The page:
To comprehend the scope of Houston and Bailey’s accomplishment, it helps to understand a little about San Antonio. This city, founded by Spanish Conquistadors, is entering its fourth century. The civil administration has remained coherent and intact, one long survival, throughout the governance of Spain, France, Mexico, the Republic of Texas, the Union, the Confederacy, then Reconstruction and the return to the Union. Beautifully ornamented and built over native springs and ancient aqueducts, San Antonio is one of the great “mood” cities of the country along with New Orleans, Boston and San Francisco, full of nostalgia, mystery and noir.
Times have changed, but a memorial statue to the Confederate war-dead still stands in a park at the heart of the old city even today. In Texas history, whites have dispossessed the indigenous Mexicans of their lands and livelihoods (that’s the real story of the Alamo). And for decades they dominated their former black slaves and freedmen. San Antonio is a major outpost of the American military establishment and one of the largest Roman Catholic dioceses in the country. It is conservative by long history.
In such a bastion of the dominant social order, gay people hardly exist. In the late 80s, there was little public gay life in San Antonio, however impassioned the city’s homosexual undertow. There was no visible bohemian scene, no downwardly mobile chic and few life actors. In that vacuum Bailey and Houston created a stage—literally and figuratively—where such people could exist, where such things could happen and where alternative points of view could be expressed.
The portrait of his life as he walked his blues through the richly ornamented public spaces of his native city is so tender we understand immediately that Houston saw the substance of life itself as love. At nine years old, he tells, he saw Doris Day as Calamity Jane sing “Secret Love” at the old Jim-Crow-era movie house a few blocks from his home, The Cameo Theater—now a live theater venue in a stylishly renovated area of downtown. He wanted to be Doris, he said, not only for her golden hair, but because she was so masculine! And he held that desire to be a secret jewel somehow connected to sexual feelings to come.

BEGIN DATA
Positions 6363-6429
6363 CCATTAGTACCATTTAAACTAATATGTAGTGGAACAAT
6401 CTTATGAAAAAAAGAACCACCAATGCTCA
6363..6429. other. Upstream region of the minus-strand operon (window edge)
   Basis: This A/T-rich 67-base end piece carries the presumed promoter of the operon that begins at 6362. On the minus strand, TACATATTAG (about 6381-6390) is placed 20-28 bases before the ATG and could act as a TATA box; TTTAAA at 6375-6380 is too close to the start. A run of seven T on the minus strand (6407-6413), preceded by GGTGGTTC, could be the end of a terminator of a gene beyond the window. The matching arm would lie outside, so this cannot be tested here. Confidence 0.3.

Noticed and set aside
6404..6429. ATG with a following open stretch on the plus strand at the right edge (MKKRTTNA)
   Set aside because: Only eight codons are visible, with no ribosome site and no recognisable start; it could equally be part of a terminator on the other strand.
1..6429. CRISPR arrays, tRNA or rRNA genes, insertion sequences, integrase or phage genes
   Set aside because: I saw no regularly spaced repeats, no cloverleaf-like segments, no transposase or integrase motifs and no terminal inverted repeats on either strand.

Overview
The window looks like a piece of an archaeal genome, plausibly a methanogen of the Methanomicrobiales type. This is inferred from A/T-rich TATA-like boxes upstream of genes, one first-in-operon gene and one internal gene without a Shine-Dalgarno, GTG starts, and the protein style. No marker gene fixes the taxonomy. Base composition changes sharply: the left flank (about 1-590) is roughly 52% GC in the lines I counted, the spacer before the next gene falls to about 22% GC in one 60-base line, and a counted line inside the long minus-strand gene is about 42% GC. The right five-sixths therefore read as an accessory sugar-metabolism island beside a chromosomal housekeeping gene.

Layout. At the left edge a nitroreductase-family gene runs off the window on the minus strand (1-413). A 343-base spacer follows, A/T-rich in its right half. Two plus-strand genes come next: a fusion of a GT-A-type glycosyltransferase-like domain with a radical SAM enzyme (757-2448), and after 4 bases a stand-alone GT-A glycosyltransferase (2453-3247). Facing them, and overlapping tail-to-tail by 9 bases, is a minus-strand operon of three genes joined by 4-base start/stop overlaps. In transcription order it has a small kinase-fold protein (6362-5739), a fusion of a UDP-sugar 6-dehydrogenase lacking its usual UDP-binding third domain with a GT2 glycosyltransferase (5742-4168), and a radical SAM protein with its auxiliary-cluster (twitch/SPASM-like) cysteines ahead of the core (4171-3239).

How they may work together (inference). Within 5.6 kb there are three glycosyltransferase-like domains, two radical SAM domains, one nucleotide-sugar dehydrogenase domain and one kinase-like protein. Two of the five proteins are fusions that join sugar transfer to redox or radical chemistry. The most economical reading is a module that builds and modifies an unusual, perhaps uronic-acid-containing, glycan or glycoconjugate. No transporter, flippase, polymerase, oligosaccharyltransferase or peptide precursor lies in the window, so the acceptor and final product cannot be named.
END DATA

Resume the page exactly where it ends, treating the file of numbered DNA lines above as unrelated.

He gave these feelings primary place in his life. He believed that sex, and gay sex in particular, was an aspect of the divine fiat. Houston held sexual experience to be sacred. If we know the heart of the universe to be emptiness, what death means and therefore what life means to us depends upon how we fill the emptiness. Houston believed it could be filled with ecstasy, beauty and love. And in that spirit, he had a partner and lifemate for the last sixteen years, Arnie Aprill, director of Chicago Arts Partnerships in Education.
Toby Johnson and I had lunch with Sterling Houston last spring. On that occasion Sterling delivered the edited version of his contribution for Charmed Lives. He appeared emaciated and weak. He’d been using a wheelchair occasionally, he explained. It was hard to walk long distances now. In 1996 he’d suffered a ruptured appendix; it was misdiagnosed and peritonitis set in. His vigor had been compromised, though he’d remained stubbornly committed to his work and pushed himself through his illness—that committed drive was notoriously part of his personality. He regaled us with stories, partly humorous, of his medical misadventures as well as of his frustrations, failures and successes as an artist. It was astonishing that someone in his sepulchral condition could be so vital. It was clear that he had filled his cup of emptiness with emptiness itself, and that he had no need to suffer any further.